5 Things QA Engineers Can Do To Ace An Interview

Interviewing is a daunting process to say the least. No matter how prepared you are, you’re likely to still get the jitters before and during the interview. For some, those jitters can turn into full blown anxiety. I’ve been on both sides of the interviewing process. I’ve been an interviewer for several 10’s, if not 100’s, of engineers throughout my career. I’ve also been an interviewee for various roles. In this blog post, I’ll share some things I look for when interviewing someone or things I do to set myself apart as an interviewee. These things will help you ace your interview!

  1. Set yourself apart. It’s not uncommon to get 100+ applicants for a role depending on where the role is located. That means there are 100 other people, with similar resumes and experiences, going for this one role you’re interested in. Setting yourself apart on paper is a great start. For example, reference my previous blog post and create a testing portfolio. In addition, during the interview, it’s important to continue that uniqueness and use examples and experiences to ensure you’re remembered.
  2. Know the company. Seriously, this isn’t a hard thing to do but 90% of the people I interview have little understanding about the company they’re interviewing for. They haven’t downloaded our app, gone to our website, or checked out our company. You know what would KNOCK MY SOCKS OFF if I were interviewing you? Go to my website or download my app, and find a couple of defects. When asked in an interview what details you would write in a defect, BAM!, showcase the actual defects you found on my site and walk me through how you wrote those up.
  3. Ask questions; be conversational. An important aspect of interviewing is being able to think on your feet. You don’t know what questions I’ll be asking ahead of time, so it’s all about listening, formulating a response, and concisely replying. That same concept should be used when you’re asking questions back to the interviewer. Sure, you will have a set of questions (or you should) prepared for the interview, but make sure the conversation is flowing. Asking follow-up questions or generating new questions on the fly will help make the interview feel more like a conversation. Want some solid questions for a testing interview?
    • What testing tools do you use?
    • What is a typical day like for a tester at your company?
    • What is the culture of the team I’ll be working on?
    • Is this a new position or a backfill?
    • What does a release cycle look like? How does regression testing fit into that?
    • Do you all use exploratory testing methods?
    • How do you measure success for a tester?
    • What metrics are tracked and how are they reported?
    • How does automation help drive quality for your company?
    • How involved is the team in making sure testing coverage is adequate?
  4. Don’t be afraid to pause. Anytime I interview for a job I have a pad of paper in front of me. I’m more of a visual person. When someone asks me something complex, it’s sometimes easier for me to write it out and work through it. If you’re like me, and you’re asked something complex, I would highly recommend taking a pause, working through your thoughts, and providing an answer that is insightful and detailed. Rather than just blurting something out to quickly get an answer off.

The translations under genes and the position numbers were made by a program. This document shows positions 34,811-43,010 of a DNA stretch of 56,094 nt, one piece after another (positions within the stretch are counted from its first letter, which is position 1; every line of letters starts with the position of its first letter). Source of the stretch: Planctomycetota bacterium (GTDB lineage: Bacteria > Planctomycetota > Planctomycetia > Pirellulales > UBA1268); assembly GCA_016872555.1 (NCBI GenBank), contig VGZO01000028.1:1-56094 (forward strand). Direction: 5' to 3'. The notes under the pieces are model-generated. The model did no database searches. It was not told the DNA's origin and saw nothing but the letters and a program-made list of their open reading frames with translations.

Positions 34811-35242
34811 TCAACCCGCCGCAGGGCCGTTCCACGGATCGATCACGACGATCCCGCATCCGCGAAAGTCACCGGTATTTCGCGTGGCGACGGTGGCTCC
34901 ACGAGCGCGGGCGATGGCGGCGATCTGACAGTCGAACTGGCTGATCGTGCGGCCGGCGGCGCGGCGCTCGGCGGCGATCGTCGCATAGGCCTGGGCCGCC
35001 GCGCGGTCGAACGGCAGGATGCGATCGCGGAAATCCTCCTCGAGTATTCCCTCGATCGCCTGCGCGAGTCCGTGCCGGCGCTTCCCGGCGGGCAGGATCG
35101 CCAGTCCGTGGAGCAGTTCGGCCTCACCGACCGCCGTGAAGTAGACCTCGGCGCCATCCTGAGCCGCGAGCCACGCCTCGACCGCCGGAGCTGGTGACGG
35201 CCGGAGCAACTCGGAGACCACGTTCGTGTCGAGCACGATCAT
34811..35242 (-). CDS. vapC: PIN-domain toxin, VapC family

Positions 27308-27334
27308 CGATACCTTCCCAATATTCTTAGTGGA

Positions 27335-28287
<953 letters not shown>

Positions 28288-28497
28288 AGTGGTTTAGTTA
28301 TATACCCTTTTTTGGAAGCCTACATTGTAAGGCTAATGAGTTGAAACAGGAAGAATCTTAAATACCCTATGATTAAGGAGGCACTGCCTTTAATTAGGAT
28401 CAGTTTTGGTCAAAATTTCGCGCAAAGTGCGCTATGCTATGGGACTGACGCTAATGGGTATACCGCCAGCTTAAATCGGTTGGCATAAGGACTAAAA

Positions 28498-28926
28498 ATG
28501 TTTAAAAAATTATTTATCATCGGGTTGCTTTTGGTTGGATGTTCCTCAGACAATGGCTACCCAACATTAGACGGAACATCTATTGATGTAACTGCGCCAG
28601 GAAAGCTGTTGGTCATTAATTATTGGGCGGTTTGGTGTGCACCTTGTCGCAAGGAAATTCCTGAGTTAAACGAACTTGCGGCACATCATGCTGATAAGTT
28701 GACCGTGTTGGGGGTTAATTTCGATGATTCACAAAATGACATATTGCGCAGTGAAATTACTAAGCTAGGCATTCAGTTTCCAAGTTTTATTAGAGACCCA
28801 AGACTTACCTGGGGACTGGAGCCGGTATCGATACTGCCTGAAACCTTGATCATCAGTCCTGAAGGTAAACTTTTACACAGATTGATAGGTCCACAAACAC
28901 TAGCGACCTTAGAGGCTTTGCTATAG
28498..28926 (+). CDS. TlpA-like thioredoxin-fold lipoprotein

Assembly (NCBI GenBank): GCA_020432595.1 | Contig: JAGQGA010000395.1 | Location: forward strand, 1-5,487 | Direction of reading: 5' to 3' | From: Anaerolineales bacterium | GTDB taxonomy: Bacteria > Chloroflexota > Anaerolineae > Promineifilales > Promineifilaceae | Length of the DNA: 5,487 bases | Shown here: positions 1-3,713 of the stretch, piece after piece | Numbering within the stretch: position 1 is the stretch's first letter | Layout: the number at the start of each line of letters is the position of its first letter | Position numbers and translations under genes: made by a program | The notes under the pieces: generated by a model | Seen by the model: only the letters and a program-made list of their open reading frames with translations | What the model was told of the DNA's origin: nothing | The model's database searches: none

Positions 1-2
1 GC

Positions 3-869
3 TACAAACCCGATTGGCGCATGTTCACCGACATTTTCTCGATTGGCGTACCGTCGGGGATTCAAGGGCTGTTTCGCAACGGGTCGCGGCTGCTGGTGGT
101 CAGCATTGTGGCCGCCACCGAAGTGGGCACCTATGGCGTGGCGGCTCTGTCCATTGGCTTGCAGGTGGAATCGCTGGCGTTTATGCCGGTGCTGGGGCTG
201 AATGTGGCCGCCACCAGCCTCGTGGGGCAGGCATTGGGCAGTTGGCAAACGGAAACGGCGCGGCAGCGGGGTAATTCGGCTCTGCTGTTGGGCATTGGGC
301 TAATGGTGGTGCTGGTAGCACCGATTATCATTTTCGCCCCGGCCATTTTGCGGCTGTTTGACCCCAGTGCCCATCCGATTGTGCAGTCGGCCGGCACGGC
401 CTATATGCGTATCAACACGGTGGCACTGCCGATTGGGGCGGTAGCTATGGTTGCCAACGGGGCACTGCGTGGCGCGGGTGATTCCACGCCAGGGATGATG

5. Dress for confidence. This will be controversial I’m sure. When I’m interviewing for a job, dressing up and looking nice plays a role in my confidence. If I jump on a conference call with an interviewee or show up to interview someone in person, it’s an immediate turn-off if they’re in a t-shirt. It just is! I’m not old school; I don’t care what you wear after you get the job. However, that initial impression should be used to your advantage – wear something that will boost your confidence and show your personality! For example, I was interviewing for my current role at for online horse racing platform. This same company hosts the famous Kentucky Derby every year. An event where people dress up, accessorized with big hats and pretty spring colors. With this recognition, I chose a burgundy suit that I had in my closet. Something that gave a nod to the organization’s fun nature, plus allowed me to show some personality, which further drove my confidence.

The 5 things I mentioned above are techniques I’ve used to ace interviews and things I look for when interviewing. They’re meant to set you apart, give you confidence, and help you engage appropriately with the interviewer. The next time you interview, give these a try. In addition, expand on the ones I’ve given. This, by far, isn’t an exhaustive list. Just several that I fall back on or look for when interviewing. Good luck!

What are techniques that you employ? Leave your thoughts in the comments below!

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